Robert Gallagher said he spent 10 days in Pittsburgh’s Allegheny County Jail without needed medicine for depression and anxiety despite pleas to guards and nurses. The case of Gallagher, who settled a lawsuit against the county, helps paint a picture of poor communication within the jail and reluctance to provide some drugs, especially those viewed as habit-forming, says the Pittsburgh Post-Gazette in the second in a series of articles.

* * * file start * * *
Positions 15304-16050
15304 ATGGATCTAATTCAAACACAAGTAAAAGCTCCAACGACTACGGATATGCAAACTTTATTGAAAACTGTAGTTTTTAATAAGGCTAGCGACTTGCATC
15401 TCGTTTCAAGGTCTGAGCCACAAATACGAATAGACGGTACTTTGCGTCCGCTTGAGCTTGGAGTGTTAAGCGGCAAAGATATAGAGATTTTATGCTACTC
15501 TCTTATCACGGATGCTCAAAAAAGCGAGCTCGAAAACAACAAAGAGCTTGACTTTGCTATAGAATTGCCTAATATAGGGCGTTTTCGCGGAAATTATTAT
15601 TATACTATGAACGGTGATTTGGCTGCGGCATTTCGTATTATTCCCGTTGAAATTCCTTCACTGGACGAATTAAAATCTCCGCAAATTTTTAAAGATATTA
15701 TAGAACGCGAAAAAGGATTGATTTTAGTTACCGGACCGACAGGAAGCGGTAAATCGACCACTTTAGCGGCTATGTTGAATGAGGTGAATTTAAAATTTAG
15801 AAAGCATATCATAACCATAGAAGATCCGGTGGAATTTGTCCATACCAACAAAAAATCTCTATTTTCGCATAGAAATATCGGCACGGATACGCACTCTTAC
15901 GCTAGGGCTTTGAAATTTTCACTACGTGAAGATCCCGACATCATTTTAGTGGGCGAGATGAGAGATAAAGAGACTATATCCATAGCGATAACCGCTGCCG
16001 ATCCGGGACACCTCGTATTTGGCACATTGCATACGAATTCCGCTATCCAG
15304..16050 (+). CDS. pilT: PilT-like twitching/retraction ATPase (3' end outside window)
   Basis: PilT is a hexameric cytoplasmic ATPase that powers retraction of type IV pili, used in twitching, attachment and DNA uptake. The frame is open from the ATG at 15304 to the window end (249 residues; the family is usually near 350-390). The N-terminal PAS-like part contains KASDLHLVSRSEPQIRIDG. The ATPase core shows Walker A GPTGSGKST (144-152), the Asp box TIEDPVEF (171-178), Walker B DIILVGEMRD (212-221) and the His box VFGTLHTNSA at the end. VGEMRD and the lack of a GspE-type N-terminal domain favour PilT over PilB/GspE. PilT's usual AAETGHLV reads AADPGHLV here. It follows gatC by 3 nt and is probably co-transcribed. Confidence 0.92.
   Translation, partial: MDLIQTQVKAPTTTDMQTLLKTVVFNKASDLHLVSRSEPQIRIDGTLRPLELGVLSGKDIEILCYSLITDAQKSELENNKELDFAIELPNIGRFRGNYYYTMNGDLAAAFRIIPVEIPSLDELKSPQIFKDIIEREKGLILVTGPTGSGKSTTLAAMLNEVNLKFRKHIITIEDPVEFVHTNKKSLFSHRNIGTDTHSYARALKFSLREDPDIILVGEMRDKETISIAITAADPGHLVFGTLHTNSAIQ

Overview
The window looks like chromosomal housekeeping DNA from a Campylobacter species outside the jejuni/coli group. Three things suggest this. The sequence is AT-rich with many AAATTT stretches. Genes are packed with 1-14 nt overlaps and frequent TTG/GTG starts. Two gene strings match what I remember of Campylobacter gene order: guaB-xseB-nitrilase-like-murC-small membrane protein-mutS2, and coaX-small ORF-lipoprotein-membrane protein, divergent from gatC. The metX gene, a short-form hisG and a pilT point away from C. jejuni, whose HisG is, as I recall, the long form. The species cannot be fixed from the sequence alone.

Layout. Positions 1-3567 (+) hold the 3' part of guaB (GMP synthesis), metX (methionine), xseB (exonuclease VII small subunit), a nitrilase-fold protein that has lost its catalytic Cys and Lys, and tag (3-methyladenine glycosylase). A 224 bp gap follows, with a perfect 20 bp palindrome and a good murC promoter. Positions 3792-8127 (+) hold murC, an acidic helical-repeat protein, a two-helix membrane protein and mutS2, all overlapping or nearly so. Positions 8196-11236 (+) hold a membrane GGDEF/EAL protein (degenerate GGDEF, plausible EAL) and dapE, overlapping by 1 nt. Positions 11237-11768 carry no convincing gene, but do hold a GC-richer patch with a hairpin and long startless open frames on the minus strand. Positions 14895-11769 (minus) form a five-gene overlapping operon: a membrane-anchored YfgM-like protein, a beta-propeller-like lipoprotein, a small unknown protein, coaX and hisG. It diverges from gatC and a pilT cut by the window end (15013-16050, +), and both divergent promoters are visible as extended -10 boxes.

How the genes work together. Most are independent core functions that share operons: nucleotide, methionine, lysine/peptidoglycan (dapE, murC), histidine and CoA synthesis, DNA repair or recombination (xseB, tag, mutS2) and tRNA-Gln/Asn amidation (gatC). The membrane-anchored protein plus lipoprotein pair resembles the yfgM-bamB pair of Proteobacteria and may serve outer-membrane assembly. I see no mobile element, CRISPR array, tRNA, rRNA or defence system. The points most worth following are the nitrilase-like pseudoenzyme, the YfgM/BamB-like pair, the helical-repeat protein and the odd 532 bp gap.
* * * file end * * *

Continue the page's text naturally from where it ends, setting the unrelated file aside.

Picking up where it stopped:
There’s nothing easy about administering medicine to a constantly changing population of around 2,600, said Dana Phillips of Allegheny Correctional Health Services. That nonprofit firm was created 10 years ago by the Health Department to provide jail medical care. “We tend to limit very carefully pain medication that might cause dependency, due to the high incidence of people with history of substance abuse,” Phillips said. Staff tries to verify inmate claims about their prescriptions before providing medicine, especially narcotics, and tries to stay away from drugs that might disqualify inmates from placement in a halfway house. Recent lawsuits allege that staff didn’t supply psychiatric medication, or failed to address narcotic addiction, resulting in inmate suicides.